Never a good reason

Utah kidsmay think they have a good reason for telling lies about a person. Maybe they are retaliating for the person embarrassing them at an earlier date? Perhaps they lack adequate self-esteem and choose to bring others down in an attempt to raise themselves up. Whatever excuse, there is never a good enough reason to bully another person. Not only can the bully face criminal charges, but their hurtful actions and words during a difficult and pivotal time in a person’s life can have lifelong negative effects on the victim.

Undetected Bullying May Have Led to Violent Outburst by Utah Teenager

After the stabbing that happened at an Orem high school this week, several Utah residents questioned if undetected bullying may have led to the violent outburst by the 16 year old teenager.

When bullying victims fight back

Photo by: Thomas Ricker
Photo by: Thomas Ricker

Although authorities are unaware of any bullying that may have occurred prior to the stabbing, it is not uncommon for teen bullying victims to quietly bear the tormenting before eventually lashing out at their oppressors; an act that is too often done immediately before harming themselves. While this may not be the case for this incident as stated by the suspect’s parents, something triggered this young man with perfect grades and no criminal record to snap.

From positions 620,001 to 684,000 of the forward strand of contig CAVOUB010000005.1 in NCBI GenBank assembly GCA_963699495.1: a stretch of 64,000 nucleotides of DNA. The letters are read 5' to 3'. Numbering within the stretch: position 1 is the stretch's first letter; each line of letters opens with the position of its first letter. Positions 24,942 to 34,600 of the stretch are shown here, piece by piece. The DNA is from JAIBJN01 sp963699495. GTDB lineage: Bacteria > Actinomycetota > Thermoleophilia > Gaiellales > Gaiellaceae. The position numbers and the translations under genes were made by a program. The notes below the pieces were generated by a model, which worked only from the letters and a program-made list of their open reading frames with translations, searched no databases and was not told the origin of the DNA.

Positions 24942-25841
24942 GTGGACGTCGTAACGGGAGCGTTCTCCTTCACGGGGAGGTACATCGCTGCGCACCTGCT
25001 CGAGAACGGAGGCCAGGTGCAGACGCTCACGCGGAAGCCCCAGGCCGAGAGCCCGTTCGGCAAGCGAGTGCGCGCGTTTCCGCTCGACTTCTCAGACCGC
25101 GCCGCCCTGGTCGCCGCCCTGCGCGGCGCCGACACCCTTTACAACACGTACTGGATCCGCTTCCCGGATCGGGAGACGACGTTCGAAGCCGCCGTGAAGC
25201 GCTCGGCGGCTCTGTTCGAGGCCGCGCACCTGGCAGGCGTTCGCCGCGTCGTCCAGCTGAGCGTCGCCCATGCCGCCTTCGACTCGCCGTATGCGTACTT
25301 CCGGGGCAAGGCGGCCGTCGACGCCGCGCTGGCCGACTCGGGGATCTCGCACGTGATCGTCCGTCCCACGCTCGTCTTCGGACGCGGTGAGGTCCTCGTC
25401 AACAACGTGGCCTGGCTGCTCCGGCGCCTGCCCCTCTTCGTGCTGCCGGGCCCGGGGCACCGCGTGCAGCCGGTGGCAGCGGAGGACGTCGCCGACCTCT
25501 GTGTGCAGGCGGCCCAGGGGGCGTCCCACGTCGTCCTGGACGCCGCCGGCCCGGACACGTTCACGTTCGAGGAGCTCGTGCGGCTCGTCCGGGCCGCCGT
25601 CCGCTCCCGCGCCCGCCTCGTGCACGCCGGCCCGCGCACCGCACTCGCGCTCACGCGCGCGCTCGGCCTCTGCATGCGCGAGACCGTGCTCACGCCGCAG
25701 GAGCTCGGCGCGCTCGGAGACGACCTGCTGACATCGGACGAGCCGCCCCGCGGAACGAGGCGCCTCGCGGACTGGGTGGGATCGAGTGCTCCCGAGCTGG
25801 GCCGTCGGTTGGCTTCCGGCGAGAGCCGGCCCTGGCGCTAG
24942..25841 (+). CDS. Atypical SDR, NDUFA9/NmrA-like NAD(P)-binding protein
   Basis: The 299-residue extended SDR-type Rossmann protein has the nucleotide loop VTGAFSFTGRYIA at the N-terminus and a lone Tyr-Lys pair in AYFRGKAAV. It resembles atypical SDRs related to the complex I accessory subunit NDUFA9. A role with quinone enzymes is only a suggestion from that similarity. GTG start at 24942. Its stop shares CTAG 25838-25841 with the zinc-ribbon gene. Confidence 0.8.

Depression to aggression

Bullying is often a major cause of depression among teenagers. Bad-mouthing (in person or online), name calling, ostracizing, and/or physical confrontations by peers can often cause a teen to withdraw from family and friends. When teens withdraw, they are more likely to lose interest in things that used to make them happy. As depression sets in, teens may experience intense, prolonged times of sadness and despair. Depression is not always evident as sadness however; those suffering may become more irritable and have increased instances of aggression.

Photo by: Serge Saint

Watch for red flags of bullying victims

Stopbullying.gov lists nine warning signs that parents and teachers should be aware of to identify a child or teen who may be a victim of bullying:

• “Unexplainable injuries
• Lost or destroyed clothing, books, electronics, or jewelry
• Frequent headaches or stomach aches, feeling sick or faking illness
• Changes in eating habits, like suddenly skipping meals or binge eating. Kids may come home from school hungry because they did not eat lunch.
• Difficulty sleeping or frequent nightmares
• Declining grades, loss of interest in schoolwork, or not wanting to go to school
• Sudden loss of friends or avoidance of social situations
• Feelings of helplessness or decreased self esteem
• Self-destructive behaviors such as running away from home, harming themselves, or talking about suicide”

Signs of an aggressor

Stopbullying.org also lists eight red flags that a child or teen may be the aggressor in bullying cases. “Kids may be bullying others if they:

• Get into physical or verbal fights
• Have friends who bully others
• Are increasingly aggressive
• Get sent to the principal’s office or to detention frequently
• Have unexplained extra money or new belongings
• Blame others for their problems
• Don’t accept responsibility for their actions